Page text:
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Guide - Conditions and you. Coding tutorial information

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#1
So a lot of people I've noticed don't really understand conditions and how to compare something to something else. In order to understand conditions with comparisons we should first start with the basics of how MQ2 Interprets information. This is relevant for macros as a whole, and any "conditions". You might use for MQ2Melee holyshit/downshit or even KissAssist Conditions.

To start, you should probably understand an if statement.

/if (Condition) /dothis

That's saying that if the condition is true, then dothis.

So if I say
/if (${Me.Level}) /dothis
Then I'm saying if ${Me.Level} has a value other than 0 then I want to execute the slash command /dothis

You can also compare values in addition to the above example.

/if (${Me.Level} > 10) /echo I am over level 10

Where I'm saying if my level is greater than 10, then I want to echo (output to the mq2 window) a text that I am over level 10.

So what are some other ways that we can compare information? Well, first we need to understand the different types of information available to us.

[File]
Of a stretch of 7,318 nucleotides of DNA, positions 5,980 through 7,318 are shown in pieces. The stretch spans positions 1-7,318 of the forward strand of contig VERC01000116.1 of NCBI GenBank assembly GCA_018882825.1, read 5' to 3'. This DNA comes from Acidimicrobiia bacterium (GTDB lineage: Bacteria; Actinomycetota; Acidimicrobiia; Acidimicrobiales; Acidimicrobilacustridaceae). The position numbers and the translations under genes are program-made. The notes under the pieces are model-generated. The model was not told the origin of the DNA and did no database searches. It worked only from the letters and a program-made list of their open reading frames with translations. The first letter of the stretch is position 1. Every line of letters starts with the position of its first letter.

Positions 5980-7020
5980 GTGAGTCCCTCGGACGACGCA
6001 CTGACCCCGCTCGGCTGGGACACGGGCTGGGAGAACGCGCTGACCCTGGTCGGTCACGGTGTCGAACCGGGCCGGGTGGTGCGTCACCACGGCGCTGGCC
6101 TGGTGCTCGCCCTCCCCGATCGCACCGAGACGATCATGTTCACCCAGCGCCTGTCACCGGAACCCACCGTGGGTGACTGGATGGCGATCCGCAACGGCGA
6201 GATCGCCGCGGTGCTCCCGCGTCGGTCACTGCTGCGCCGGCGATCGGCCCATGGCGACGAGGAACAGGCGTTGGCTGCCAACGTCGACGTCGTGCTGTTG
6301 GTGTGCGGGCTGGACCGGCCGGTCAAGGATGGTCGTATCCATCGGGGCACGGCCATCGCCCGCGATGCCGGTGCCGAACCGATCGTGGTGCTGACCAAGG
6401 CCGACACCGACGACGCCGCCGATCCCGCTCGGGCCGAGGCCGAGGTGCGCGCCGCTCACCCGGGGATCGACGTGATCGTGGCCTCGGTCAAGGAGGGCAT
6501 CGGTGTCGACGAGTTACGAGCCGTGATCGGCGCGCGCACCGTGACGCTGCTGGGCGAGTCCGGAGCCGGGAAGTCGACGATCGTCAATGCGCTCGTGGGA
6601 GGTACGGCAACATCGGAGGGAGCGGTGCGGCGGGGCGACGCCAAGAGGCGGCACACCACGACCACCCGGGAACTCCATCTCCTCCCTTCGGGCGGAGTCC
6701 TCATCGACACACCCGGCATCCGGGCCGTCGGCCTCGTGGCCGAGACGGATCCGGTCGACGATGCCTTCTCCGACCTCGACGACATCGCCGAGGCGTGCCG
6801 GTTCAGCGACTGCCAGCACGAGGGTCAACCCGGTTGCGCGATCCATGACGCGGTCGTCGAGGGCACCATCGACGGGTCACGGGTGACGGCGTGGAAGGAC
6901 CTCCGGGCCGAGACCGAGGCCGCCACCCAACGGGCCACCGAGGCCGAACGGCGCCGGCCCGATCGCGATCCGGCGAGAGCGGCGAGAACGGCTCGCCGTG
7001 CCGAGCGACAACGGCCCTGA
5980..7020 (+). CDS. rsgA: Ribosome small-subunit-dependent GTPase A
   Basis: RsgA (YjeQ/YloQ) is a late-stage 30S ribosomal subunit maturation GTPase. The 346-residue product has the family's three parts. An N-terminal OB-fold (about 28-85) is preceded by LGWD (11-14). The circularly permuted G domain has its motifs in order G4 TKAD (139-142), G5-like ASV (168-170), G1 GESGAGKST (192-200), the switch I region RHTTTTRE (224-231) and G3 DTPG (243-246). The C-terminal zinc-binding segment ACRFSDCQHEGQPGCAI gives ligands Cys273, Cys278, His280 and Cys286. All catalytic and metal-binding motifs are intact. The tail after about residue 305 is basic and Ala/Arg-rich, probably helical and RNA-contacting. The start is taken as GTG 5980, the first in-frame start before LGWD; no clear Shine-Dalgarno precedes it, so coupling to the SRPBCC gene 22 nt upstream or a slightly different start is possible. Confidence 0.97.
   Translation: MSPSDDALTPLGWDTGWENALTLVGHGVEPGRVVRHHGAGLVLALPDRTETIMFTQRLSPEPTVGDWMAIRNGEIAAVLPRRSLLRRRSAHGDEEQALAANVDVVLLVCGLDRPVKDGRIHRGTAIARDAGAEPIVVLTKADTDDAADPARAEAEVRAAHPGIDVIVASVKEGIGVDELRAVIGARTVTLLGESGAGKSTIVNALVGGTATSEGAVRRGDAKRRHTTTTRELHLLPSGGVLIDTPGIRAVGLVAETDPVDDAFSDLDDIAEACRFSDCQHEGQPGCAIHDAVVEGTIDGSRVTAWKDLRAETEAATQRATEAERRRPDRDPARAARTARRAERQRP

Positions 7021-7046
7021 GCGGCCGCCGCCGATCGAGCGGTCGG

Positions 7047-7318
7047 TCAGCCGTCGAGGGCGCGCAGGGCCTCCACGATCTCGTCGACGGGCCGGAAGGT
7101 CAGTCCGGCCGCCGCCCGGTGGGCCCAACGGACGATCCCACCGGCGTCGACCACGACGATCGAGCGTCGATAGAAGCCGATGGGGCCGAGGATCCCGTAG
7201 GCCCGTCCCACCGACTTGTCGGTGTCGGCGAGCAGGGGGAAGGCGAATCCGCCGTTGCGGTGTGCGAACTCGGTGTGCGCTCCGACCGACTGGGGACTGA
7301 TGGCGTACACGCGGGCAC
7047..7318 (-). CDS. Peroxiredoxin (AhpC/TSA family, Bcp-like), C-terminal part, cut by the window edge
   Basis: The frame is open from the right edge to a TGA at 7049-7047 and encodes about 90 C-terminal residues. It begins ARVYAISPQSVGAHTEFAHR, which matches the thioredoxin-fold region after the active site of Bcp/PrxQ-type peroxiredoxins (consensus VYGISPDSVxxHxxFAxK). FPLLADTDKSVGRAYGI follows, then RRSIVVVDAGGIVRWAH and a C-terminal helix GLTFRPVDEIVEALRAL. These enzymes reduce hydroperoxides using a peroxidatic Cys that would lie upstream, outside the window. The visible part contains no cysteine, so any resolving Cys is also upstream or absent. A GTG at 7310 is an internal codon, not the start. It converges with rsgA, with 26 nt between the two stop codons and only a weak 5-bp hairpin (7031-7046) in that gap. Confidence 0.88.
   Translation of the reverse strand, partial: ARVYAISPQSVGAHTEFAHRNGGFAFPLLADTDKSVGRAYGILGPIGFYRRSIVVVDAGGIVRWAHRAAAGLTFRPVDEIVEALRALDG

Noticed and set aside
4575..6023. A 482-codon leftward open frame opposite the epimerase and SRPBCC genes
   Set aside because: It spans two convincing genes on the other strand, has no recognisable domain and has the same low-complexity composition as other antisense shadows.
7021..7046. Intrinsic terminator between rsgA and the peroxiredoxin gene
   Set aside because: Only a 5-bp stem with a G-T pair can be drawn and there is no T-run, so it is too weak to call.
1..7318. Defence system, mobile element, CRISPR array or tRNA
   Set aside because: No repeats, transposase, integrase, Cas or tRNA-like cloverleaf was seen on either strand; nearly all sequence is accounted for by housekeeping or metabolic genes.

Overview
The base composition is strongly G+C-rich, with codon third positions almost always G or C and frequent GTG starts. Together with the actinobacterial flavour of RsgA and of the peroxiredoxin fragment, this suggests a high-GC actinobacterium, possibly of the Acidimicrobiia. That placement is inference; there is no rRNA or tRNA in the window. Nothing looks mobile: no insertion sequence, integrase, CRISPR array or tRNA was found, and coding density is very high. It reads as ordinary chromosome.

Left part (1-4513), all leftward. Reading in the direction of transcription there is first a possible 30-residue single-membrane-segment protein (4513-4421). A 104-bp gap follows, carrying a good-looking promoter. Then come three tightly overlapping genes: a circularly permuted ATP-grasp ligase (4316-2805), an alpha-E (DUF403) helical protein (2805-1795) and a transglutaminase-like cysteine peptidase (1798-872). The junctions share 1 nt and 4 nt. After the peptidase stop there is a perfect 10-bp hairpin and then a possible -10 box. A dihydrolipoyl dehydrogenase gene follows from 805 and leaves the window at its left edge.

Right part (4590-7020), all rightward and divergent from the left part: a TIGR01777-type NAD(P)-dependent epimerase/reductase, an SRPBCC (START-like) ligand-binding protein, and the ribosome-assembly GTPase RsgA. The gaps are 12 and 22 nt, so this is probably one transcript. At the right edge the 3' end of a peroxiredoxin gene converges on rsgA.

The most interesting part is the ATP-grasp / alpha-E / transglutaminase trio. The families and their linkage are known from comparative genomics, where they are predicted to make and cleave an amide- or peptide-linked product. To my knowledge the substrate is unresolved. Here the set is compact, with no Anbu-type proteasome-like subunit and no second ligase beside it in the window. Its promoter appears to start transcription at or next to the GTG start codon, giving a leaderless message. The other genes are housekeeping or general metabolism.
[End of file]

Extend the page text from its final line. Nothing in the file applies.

Primarily we have numbers, and we have strings.

A number should be self explanatory. It's a number output, which is what you would get from ${Me.Level} or ${Me.PctHPs} where when used in a /echo it will output the related information. So if your level is 51 and your health is currently at 83% then /echo Level: ${Me.Level} Health: ${Me.PctHPs} will output

[MQ2] Level: 51 Health: 83

A string is a collection of characters in order, such as ${Me.Name} which will output your characters name. So if I did /echo Name: ${Me.Name} it would output

[MQ2] Name: Chatwiththisname

Depending on what type of output you get when you echo the information on what method you will use to compare the information. I'm going to start with all numbered values.
Integer: an integer is a whole number value. IE: 1, 2, 3, 4, 583, etc
Float: is a value with a decimal place in it. IE: 1.35, 3.14, 188.73

Floating point values are less common than integers, but you will often get them as returns when dealing with things like ${Target.Distance} where the distance is a mathematical calculation that you would have learned in Algebra when calculating the distance between two points on a Cartesian coordinate chart. The formula is irrelevant for the purpose of this tutorial.